Apple iPhone’s next killer apps: VoIP and videoconferencing

“The upcoming iPhone 2.0 software is just around the corner and we all may be surprised how Apple’s unified communication solution could merge mobile communication with VoIP, PCs, Macs, iPhones and even Apple TVs,” Christian Zibreg writes for TG Daily.

Zibreg writes, “We took a hard, long look at the information that is available right now from reports as well as patent filings to give you an outlook what Apple might be up to, why we are quite certain that VoIP and videoconferencing will be the iPhone’s new killer applications.”

Zibreg reports that Apple “will put a block on VoIP calls over the cellphone network, but not on calls made over Wi-Fi networks. So, if you’re near public Wi-Fi hot-spot or a Wi-Fi network at your home or office, you will be able to phone other people for free using VoIP software. With that in mind, many wonder: Will Apple roll out its own VoIP solution with the iPhone 2.0 software update?”

Zibreg writes, “Apple doesn’t even have to create VoIP software for the iPhone from scratch, it already has one: iChat… With iChat running on an iPhone you would be able to place voice or video calls through Wi-Fi network to other iPhone users or iChat users on a Mac, effectively bridging desktop and mobile worlds. If Apple brings iChat to Windows, which will happen sooner than later anyway, VoIP/video calls could extend to potentially millions and millions iChat users on PCs.”

More in the full article here.


  1. iChat for me is a hit or miss application. It seems so dependent on having a pretty high speed link that a number of hotels networks just won’t support it. In fact, around the world I have more misses than hits.
    Therefore unless this balance improves somewhat, I am afraid more people (PC people) will be pissed rather than happy with Apple.

    But when ioChat works….its a beautuful thing.

  2. Wait a min. Wasn’t this done already as a concept during the Mac Hack something event? I can’t remember the name exactly, but I’ll have to do a search. The part attached to the top of the iPhone and little mirrors do the rest.

  3. I iChat with my Mom in another town via my Macbook and her iMac. She is on DSL lite and I am on DSL medium. It works pretty good at that bandwidth, but not super. Never tried three way.
    If they can fit the iSight into the thin Macbook screen, then hopefully they could fit it into an iPhone regardless of how it might suck the battery life. Still waiting for my Jetson iChat wristwatch with iPod remote.
    Timex does have a nice but pricey iPod controller watch.

  4. T-Mobile had a phone that did this: it used VoIP when near a WiFi access point, then seamlessly switched to the cell network when the WiFi signal became too weak. The idea was that phoning from home your phone wouldn’t require the cell network.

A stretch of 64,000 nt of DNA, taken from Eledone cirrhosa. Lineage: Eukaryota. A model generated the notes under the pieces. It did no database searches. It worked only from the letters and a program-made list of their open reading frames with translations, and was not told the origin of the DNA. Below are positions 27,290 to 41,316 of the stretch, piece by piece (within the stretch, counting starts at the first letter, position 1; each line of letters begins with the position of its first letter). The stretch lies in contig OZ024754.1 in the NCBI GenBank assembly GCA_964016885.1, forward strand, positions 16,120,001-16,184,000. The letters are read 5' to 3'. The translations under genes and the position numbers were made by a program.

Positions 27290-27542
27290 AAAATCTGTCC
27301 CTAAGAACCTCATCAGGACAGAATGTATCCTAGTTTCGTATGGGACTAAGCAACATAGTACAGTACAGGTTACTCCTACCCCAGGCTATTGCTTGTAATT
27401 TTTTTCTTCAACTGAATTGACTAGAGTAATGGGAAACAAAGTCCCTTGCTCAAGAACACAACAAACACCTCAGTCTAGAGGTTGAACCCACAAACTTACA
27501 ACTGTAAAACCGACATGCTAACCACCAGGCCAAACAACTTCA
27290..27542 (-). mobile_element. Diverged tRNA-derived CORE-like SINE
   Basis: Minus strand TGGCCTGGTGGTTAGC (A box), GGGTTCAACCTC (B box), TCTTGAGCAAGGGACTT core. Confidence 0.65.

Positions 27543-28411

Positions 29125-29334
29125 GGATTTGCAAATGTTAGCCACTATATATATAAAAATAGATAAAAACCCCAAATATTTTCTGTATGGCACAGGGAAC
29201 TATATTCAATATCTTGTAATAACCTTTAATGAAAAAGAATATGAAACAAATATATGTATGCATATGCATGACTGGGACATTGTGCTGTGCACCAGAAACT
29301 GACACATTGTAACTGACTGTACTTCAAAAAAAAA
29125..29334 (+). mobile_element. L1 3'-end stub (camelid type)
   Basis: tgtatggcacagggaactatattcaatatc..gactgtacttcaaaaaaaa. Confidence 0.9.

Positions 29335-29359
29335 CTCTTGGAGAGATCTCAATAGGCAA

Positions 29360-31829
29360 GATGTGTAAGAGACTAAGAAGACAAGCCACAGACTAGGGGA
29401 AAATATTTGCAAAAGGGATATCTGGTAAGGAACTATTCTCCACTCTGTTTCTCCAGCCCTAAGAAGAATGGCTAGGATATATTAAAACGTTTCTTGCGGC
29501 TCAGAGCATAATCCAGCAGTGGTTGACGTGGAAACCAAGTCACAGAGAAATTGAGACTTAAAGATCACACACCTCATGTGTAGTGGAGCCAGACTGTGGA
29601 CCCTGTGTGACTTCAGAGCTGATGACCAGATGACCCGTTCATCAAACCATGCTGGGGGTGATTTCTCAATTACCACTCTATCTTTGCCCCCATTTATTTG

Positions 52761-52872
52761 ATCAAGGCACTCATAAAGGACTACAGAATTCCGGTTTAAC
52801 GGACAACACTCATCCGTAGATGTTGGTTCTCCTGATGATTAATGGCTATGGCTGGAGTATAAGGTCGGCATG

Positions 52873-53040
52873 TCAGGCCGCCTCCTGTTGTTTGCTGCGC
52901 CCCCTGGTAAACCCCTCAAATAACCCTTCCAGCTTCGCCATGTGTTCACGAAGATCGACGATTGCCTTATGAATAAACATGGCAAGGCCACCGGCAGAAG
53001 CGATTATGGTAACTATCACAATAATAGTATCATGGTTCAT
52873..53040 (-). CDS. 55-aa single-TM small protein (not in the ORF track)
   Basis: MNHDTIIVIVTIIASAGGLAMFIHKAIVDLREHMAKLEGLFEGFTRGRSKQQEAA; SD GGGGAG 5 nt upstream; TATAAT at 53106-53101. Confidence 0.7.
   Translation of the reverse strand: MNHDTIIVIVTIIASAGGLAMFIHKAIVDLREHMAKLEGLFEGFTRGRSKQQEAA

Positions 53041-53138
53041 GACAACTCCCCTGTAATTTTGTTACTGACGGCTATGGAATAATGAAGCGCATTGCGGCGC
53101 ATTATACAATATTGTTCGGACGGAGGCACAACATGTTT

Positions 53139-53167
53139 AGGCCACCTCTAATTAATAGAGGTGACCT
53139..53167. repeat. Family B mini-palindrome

I doubt AT&T;would be happy with this, although they might allow it if it were restricted to switching between AT&T;cellular and AT&T;broadband.

    C|Net Article about T-Mobile Phone

  5. He lost me with “If Apple brings iChat to Windows…”. This tells me this guy did very little research. There is this software alled AIM (AOL instant Messenger), which has been “iChat for Windows” since the appearance of iChat (for Mac). IChat operates on AIM networks, which have existed before Mac OS X and iChat concept. To anyone who has every tried AIM (and I had to, in order to communicate back to my home Mac via iChat), AIM is a high-ranking contender for the worst monstrosity ever written for Windows, and version after version, it gets worse.

    As for iChat not working for some, unlike Skype (which can wiggle itself almost through any firewall, even using TCP on port 80 if necessary), iChat requires UDP, with plenty of open ports in order to allow A/V connection. Once the ports are open, though, it is much more robust, stable, smooth and bandwidth-conscious than Skype.

    I wouldn’t be surprised, though, to see Skype for the iPhone (the first version, without the dual camera setup). Too great of a temptation to be passed up Especially since they already have a Mac version; how hard will it be to transcode it, considering that the core OS is more-or-less the same?

  6. @ Rob Menke

    I doubt AT&T;would have anything to say about it if it wasn’t on their network. The auto-switching part might be dicey, but I see no reason that WiFi transactions are any of AT&T;’s business.

Reader Feedback

This site uses Akismet to reduce spam. Learn how your comment data is processed.